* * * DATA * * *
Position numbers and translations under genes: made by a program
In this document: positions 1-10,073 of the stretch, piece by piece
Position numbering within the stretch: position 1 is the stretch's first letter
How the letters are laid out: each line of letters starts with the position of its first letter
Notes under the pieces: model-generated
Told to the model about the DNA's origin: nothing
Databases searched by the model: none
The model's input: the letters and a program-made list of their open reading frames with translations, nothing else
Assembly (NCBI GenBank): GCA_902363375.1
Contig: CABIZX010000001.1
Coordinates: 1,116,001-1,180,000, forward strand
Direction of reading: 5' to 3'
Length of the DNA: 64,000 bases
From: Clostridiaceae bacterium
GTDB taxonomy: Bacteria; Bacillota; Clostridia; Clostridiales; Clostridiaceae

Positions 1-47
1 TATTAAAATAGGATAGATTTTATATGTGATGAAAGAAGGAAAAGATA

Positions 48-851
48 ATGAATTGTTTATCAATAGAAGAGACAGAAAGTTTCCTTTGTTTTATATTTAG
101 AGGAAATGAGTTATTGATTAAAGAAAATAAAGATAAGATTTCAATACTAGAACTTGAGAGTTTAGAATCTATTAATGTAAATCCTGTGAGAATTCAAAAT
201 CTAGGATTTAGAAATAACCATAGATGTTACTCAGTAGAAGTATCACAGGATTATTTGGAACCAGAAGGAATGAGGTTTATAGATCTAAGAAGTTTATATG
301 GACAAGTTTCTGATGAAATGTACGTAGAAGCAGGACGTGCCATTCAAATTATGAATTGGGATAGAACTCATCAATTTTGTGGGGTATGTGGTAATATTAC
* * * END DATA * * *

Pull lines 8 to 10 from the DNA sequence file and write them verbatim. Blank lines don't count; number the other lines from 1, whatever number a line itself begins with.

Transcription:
The model's input: the letters and a program-made list of their open reading frames with translations, nothing else
Assembly (NCBI GenBank): GCA_902363375.1
Contig: CABIZX010000001.1